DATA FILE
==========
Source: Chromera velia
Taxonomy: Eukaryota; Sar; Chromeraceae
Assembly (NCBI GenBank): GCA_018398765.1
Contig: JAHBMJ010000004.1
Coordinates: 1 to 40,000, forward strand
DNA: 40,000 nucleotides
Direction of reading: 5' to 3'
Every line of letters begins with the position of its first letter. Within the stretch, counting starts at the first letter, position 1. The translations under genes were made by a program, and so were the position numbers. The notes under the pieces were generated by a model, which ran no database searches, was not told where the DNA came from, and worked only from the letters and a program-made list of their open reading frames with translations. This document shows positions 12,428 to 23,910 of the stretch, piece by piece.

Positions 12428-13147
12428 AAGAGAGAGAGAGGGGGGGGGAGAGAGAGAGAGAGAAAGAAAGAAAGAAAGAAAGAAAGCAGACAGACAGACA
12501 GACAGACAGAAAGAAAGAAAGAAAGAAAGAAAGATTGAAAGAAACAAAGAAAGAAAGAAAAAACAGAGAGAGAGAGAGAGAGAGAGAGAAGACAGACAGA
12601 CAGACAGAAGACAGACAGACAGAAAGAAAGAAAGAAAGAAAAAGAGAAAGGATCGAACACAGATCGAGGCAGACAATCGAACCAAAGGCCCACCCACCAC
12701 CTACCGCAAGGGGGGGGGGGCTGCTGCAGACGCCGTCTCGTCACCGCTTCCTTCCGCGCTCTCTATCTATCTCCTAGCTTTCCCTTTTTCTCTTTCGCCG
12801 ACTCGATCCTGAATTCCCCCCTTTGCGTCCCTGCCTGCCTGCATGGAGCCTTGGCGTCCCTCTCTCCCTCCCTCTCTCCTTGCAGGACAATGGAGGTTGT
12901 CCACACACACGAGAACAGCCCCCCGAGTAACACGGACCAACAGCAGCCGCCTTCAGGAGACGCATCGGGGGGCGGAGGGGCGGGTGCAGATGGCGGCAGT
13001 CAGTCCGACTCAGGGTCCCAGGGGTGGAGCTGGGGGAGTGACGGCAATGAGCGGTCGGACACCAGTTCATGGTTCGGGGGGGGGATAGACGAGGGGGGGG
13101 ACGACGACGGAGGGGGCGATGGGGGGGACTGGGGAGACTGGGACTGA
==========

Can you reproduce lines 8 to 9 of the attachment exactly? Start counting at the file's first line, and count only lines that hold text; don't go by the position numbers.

Every line of letters begins with the position of its first letter. Within the stretch, counting starts at the first letter, position 1. The translations under genes were made by a program, and so were the position numbers. The notes under the pieces were generated by a model, which ran no database searches, was not told where the DNA came from, and worked only from the letters and a program-made list of their open reading frames with translations. This document shows positions 12,428 to 23,910 of the stretch, piece by piece.

Positions 12428-13147